A literalist approach to “supply-side” economic policy

The “supply-side” revolution of the early 1980s was based on the logical combination of two seemingly uncontroversial premises:

  1. In a free market economy, people are basically paid according to the economic value they produce, which means that people who want to make more money will work harder (or smarter) to get it
  2. After-tax income is what matters to people, so tax policy can encourage or discourage people from working harder

If you put these pieces together, you come to the conclusion that lower marginal income tax rates create a richer economy for everyone. That was the conclusion of policymakers in the 1980s, and, to a lesser extent, in the 2000s.

But why stop with lowering marginal rates? The “supply-siders” ought to admit that the ultimate conclusion of their theories is a regressive tax regime.

Right now, taxes are collected on a progressive schedule; people who earn more pay a higher share of their income than those who earn less, but only up to a certain point. In practice, the average effective tax rate in the U.S. looks something like this:

The rationale is that a single dollar is relatively less important to someone who is able to comfortably satisfy his basic needs, including retirement saving. If you took this logic too seriously you would end up with a marginal tax rate of 100% on all income above “comfortable.” This would not be a good idea. After all, no one would bother working past the bare minimum to reach the salary of “comfortable.” This is the kernel of truth embedded in the “supply-side” logic—the economy will not produce at its full potential if people cannot keep enough of what they earn to feel rewarded for their efforts.

So why should “supply-siders” favor regressive taxation? They want to maximize the output that every individual produces. Their stated belief is that the best way to do this is by increasing the benefits to having a huge salary by lowering the tax burden on the rich. Logically, they should also want to impose high tax rates on the poor because this would, according to “supply-side” theory, make them work harder until they reach the higher income brackets.

In practice, the two groups of extremists want income tax schedules that look something like this:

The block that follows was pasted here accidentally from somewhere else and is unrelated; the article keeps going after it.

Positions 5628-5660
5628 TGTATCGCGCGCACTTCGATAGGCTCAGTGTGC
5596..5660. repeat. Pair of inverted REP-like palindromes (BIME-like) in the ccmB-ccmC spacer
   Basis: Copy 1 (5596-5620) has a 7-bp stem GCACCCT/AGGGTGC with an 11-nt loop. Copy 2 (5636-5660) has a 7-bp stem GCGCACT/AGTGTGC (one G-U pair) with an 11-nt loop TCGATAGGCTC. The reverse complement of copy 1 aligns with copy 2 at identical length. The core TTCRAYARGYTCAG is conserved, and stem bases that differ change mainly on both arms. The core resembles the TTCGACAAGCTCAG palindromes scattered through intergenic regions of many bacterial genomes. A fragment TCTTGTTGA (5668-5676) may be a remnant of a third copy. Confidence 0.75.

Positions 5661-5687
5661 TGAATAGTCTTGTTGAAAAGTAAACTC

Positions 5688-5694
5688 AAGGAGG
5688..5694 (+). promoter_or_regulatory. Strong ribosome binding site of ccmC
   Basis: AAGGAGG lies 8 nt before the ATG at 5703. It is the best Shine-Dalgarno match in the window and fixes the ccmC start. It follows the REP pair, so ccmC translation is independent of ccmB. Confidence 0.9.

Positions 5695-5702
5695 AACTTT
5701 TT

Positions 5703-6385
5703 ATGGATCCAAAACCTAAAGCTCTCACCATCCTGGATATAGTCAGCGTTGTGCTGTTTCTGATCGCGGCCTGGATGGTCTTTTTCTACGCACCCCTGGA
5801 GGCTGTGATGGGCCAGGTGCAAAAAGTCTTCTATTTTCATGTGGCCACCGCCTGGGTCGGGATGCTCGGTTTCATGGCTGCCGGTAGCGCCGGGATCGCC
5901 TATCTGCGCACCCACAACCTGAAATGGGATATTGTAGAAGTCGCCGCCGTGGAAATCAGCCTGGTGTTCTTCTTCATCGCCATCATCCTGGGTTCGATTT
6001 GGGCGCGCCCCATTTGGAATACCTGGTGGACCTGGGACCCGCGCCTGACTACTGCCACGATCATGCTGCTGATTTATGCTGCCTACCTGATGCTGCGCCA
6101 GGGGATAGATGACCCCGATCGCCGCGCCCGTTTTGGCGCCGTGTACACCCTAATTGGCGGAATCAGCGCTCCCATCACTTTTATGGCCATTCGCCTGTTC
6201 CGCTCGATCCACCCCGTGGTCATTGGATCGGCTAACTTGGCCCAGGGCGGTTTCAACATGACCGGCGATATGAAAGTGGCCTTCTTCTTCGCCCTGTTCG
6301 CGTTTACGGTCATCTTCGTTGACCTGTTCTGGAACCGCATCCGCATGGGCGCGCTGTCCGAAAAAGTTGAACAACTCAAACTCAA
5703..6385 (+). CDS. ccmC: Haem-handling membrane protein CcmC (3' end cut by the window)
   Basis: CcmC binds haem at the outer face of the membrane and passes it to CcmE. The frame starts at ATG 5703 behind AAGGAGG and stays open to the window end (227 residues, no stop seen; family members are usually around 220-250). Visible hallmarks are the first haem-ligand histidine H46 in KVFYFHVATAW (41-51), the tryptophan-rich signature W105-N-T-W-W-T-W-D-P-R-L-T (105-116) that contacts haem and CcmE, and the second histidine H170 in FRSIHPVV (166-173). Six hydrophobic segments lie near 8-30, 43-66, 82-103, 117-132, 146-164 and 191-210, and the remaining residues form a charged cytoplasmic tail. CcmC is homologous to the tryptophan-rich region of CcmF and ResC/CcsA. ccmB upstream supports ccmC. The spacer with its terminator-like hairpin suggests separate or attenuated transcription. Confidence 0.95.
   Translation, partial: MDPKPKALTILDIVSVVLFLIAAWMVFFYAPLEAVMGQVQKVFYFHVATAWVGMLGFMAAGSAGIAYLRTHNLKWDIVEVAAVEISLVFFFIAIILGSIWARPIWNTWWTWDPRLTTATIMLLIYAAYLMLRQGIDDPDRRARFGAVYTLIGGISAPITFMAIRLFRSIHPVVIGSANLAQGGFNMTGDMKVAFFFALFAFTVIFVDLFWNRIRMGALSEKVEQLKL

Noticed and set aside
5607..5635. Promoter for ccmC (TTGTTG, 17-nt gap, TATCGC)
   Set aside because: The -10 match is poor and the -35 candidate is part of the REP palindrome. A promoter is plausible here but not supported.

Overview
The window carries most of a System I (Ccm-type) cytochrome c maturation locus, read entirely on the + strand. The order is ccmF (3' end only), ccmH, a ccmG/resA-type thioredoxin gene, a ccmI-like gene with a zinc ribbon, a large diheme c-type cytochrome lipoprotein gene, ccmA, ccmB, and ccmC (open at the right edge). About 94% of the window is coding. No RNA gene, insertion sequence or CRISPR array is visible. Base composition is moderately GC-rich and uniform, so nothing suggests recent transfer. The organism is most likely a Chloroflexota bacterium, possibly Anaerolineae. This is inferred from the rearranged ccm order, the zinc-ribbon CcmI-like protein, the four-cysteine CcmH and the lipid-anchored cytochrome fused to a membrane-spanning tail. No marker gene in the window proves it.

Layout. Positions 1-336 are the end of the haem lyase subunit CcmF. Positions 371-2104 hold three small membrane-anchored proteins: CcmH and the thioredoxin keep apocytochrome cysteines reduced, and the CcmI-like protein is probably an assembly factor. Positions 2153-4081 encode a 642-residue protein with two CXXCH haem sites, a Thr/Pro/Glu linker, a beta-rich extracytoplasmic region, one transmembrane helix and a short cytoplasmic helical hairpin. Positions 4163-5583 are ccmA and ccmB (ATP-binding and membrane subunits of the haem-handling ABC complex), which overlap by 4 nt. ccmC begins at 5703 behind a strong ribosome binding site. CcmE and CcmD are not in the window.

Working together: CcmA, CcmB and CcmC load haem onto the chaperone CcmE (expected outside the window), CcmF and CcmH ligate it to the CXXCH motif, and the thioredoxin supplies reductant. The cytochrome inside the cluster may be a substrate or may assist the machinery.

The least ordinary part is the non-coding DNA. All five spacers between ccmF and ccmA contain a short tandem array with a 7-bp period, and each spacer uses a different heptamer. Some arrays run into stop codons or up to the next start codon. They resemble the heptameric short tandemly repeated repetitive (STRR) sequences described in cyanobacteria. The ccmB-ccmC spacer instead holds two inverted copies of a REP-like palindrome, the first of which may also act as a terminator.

This is what net incomes would look like under the two extremist tax regimes:

The extremist progressive plan is punitive and removes most of the incentives for creating value. On the other hand, the idealized “supply-side” plan grotestquely redistributes wealth from the poor to the rich.

At this point you might ask why no nation has adopted a regressive tax structure where the upper brackets pay negative rates and the poor pay the vast majority of their income in taxes. It is not because ideologically-motivated class warriors have prevented the creation of a capitalist paradise on Earth. It is because the premises of “supply-side” economics need a few significant caveats.

Over time, a free market generally pays the biggest rewards to those who produce the most stuff that people want. This does not mean, however, that the tax code can force individuals to produce more. Some, perhaps many, simply do not have the innate abilities required to create signficant economic value. Should the government single them out for punishment with confiscatory tax rates? The market already does that by paying them so little. And why should the resources of the state be deployed to subsidize those who already earn vast sums?

Another caveat: tastes and needs often change faster than skills. Someone who had been able to produce a lot of value may suddenly find himself unable to do so. A pill that cured cancer would put every oncologist out of work. Similarly, it is possible for those previously believed to be talentless and lazy to earn fortunes if the public acquires a taste for their antics. The cast of “Jersey Shore” comes to mind. As creative destruction reallocates people from obsolete occupations into those that the people demand, some are forced to suffer while others reap great rewards—all for essentially random reasons. Why should government policy exacerbate these outcomes?

The final point is that we do not live in a free market. The reality is that the government—taxpayers—heavily subsidizes certain industries and certain professions. Occupational licenses and immigration rules restrict the supply of all sorts of niche workers from hair stylists to lawyers. Many financial firms have explicit and implicit government guarantees that allow them to gamble with house money. Government contractors are more or less unaccountable and are notorious for over-charging taxpayers. Pharmaceutical, biotech, and energy companies pay almost no taxes and take advantage of government-subsidized research. How can one know, under these circumstances, whether a high income was earned or stolen?

This is not to say that it would be a good idea to suddenly raise marginal income tax rates to, say, 80%—at the time their ideas first became popular, the “supply-siders” were on to something, just like those who invented progressive taxation. But you should bear all this mind next time someone talks about the impact of lowering the marginal income tax rate by a few percentage points.


About Matthew C. Klein
I write about the economy and financial markets for Bloomberg View. Before that I wrote for The Economist on a fellowship provided by the Marjorie Deane Financial Journalism Foundation. I have worked at the world's largest hedge fund and read every FOMC transcript since May, 1987.

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